The internet of things, known as IoT, is a system of interrelated computing devices, mechanical and digital machines, objects, animals or people that are provided with unique identifiers (UIDs) and the ability to transfer data over a network without requiring human-to-human or human-to-computer interaction. In other words, IoT is the evolution of internet that, thanks to the digital technology, allows the exchange of information between objects connected each other.
From the Internet of Things (IoT) to the Internet of Everything (IoE)
Although IoT represents something innovative, we are already moving towards a new era: internet of everything (IoE). This approach has been proposed for the first time by CISCO, who found as restrictive the “things approach”, supporting the idea that connection potentiality is not just among things but among everything (i.e. things, data, processes and people). So, this new approach highlights the dynamic interaction “person-object” that will be the at the base of the evolution of doing business and consuming.
It is clear that we are going towards a real digital transformation that will have a relevant impact on companies, business model, consumers models and society. But how does it impact on pharma industry from a practice and operative point of view? Pharma is probably one the most challenging industries IoE will probably have relevant impact on. This new approach is connecting the unconnected where each single node of the network provides real-time feedbacks that will modify the behavior of the other actors. For example, imagine how a real-time feedback of medication adherence could modify the HCP scheduling, doctors’ attitude, R&D, sales & marketing etc. This is the case of Abilify MyCite, the first FDA-approved “smart pill”, a revolutionary pill with a digital ingestion tracking system that, thanks to an embedded sensor, once ingested sends a message to a wearable patch that then transmits the information about medication adherence to a mobile application.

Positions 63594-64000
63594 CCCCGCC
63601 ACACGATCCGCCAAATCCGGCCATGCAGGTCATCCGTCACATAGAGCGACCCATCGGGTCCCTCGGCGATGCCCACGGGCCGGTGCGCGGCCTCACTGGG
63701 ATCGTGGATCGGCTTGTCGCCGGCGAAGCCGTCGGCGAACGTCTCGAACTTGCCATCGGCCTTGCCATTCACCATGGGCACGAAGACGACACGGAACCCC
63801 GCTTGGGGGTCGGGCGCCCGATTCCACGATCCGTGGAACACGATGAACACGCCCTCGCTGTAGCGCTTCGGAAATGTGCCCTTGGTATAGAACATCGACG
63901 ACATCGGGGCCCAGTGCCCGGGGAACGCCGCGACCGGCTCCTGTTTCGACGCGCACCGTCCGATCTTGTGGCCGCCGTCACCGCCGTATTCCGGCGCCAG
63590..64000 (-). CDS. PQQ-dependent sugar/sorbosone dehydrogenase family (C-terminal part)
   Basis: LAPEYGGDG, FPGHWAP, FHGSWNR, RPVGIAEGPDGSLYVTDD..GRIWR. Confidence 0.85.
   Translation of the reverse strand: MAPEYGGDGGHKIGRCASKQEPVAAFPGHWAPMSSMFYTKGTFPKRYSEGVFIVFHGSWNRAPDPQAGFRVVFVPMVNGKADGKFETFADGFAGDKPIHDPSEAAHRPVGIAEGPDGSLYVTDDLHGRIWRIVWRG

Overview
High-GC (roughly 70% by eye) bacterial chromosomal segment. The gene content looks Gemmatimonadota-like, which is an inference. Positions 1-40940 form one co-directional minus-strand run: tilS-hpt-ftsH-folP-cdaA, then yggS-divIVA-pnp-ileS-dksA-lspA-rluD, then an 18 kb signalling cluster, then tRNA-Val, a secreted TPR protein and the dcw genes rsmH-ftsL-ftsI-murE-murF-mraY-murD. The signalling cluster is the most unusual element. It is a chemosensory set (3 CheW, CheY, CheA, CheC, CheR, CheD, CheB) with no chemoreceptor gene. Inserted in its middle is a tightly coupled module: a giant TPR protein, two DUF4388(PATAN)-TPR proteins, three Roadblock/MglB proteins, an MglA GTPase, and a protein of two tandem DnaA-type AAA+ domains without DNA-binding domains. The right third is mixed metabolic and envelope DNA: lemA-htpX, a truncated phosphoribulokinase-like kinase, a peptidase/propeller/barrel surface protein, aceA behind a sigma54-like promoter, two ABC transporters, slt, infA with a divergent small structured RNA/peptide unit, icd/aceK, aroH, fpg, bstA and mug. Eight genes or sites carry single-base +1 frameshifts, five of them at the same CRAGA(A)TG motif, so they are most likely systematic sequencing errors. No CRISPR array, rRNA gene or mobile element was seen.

The concept of “chip in a pill” is like those of medical devices such as HeartLogic, the FDA-approved implantable device predicting potential heart failure events weeks in advance. These are just some examples highlighting how we are moving towards an even more personalized medicine where the patients become essential actors because “knowledge holders”, allowing the doctor to learn more about the patient’s health condition and set the appropriate therapy. Today the doctor-patient relationship is basically a dyadic relationship in which the part of the “knowledge holder” belongs to the doctor while the patient has a passive perspective. IoE is allowing the so-called democratizing health, where now the patients plays an active role. This new patient centricity approach links to the Gartner vision according to whom “people themselves will become nodes on the Internet, with both static information and a constantly emitting activity system”.
The impact on pharma from a practice and operative point of view.